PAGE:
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Playing The Percentages
by Mad Dog


Bogdanoff won her seat by a margin of 0.1%. While that sounds small, remember that percentages, like presidents, donít always tell the whole story. 
Itís official. Ellyn Bogdanoff won a seat in the Florida House of Representatives by a measly 12 votes. To put that in perspective, itís the same as the number of people who sit on a jury, the number of ways Wonder Bread claims to build strong bodies, and the number of times you have to be told to pick your underwear up off the floor before you actually do it.

   When you look at it that way, 12 can sound like a lot, but donít tell that to Bogdanoffís opponent, especially if you live in his district and didnít go to the polls. Heís probably not in the mood to hear that right now because, as we used to say when we were growing up, close only counts in horseshoes and hand grenades. Of course it turns out it can also count in darts, sex, and the Academy Awards if you figure what it can do to box office receipts to be nominated and not win, but I guess we werenít tuned into those things during our formative years, because we thought darts were dangerous, sex meant gender, and we werenít allowed to stay up late enough to watch awards shows. Though we did always wonder who the hell Oscar was.

   Bogdanoff won her seat by a margin of 0.1%. While that sounds small, remember that percentages, like presidents, donít always tell the whole story. Take Starbucks. Go ahead, you can find one on every corner. Well, except in West Virginia. See, they just got their first full-fledged Starbucks coffee shop, meaning residents there will finally discover that, despite what they learned in school and the clothing department of Sears, tall means small, medium is grande, and venti means twenty in Italian but large in Starbucksian, a language as made-up as Klingon but only half as much fun since the people who speak it donít wear funny costumes.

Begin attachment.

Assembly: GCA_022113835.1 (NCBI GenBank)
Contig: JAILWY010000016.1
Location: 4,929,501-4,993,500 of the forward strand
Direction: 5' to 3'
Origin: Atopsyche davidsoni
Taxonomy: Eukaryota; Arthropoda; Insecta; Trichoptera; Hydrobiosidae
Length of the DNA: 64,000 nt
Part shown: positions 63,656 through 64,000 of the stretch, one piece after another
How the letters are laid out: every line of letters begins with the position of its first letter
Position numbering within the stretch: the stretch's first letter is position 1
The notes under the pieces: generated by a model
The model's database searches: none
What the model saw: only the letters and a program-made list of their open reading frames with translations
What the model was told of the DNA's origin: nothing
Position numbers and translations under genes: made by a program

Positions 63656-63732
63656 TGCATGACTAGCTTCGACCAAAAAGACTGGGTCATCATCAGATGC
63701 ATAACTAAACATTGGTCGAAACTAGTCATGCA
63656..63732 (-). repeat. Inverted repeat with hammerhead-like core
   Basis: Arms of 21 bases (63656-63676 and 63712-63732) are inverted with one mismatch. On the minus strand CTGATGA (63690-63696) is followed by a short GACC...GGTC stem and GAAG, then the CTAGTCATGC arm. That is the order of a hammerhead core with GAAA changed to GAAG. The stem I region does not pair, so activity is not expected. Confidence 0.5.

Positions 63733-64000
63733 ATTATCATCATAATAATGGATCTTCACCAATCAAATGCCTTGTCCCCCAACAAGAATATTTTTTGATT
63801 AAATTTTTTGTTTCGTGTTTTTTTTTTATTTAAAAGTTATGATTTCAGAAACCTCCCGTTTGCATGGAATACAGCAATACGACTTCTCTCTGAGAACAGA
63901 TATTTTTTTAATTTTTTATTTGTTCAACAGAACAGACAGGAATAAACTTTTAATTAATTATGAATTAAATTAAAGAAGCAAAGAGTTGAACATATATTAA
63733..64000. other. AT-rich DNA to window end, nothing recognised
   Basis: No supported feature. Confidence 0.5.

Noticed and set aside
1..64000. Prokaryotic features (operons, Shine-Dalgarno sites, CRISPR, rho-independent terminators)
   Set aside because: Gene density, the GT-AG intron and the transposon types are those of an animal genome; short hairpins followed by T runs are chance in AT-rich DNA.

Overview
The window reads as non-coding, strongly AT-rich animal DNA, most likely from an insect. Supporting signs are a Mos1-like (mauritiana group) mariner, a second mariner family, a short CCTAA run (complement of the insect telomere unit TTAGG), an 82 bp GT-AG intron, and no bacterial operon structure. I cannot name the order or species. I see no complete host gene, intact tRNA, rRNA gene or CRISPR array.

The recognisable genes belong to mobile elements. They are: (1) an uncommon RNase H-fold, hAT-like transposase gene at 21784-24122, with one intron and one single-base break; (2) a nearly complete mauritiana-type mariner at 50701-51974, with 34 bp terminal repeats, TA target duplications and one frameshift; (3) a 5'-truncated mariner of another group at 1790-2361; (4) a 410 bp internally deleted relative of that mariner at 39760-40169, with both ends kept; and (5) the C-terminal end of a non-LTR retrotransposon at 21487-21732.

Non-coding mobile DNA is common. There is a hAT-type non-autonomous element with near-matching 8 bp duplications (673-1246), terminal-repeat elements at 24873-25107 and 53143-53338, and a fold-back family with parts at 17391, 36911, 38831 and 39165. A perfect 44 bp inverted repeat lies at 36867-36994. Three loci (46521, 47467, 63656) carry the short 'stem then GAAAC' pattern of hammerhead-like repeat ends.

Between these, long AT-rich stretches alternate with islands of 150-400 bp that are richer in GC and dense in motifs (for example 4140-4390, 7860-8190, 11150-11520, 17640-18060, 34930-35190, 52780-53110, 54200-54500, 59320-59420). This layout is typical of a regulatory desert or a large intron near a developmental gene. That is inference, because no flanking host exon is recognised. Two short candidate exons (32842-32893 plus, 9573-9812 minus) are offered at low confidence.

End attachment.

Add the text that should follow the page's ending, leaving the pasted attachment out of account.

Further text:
But numbers can also have a positive spin. You could say that West Virginia has seen an infinite percent increase in the number of Starbucks. Pretty impressive when you look at it that way, isnít it? 
   Considering the chain has 7,200 outlets in 30 countries ó 31 if you count West Virginia ó that means the Mountain State has only 0.01% of the Starbucks. If this were an election, West Virginia would definitely lose. On the plus side, it means the state can change the motto on their license plates to: ďWest Virginia. Fewer Starbucks than front teeth.Ē But numbers can also have a positive spin. You could say that West Virginia has seen an infinite percent increase in the number of Starbucks. Pretty impressive when you look at it that way, isnít it? Heck, itís just about enough to make you think the state really is almost heaven. Assuming, of course, that you donít need a grande soy milk decaf caramel frappuccino in heaven.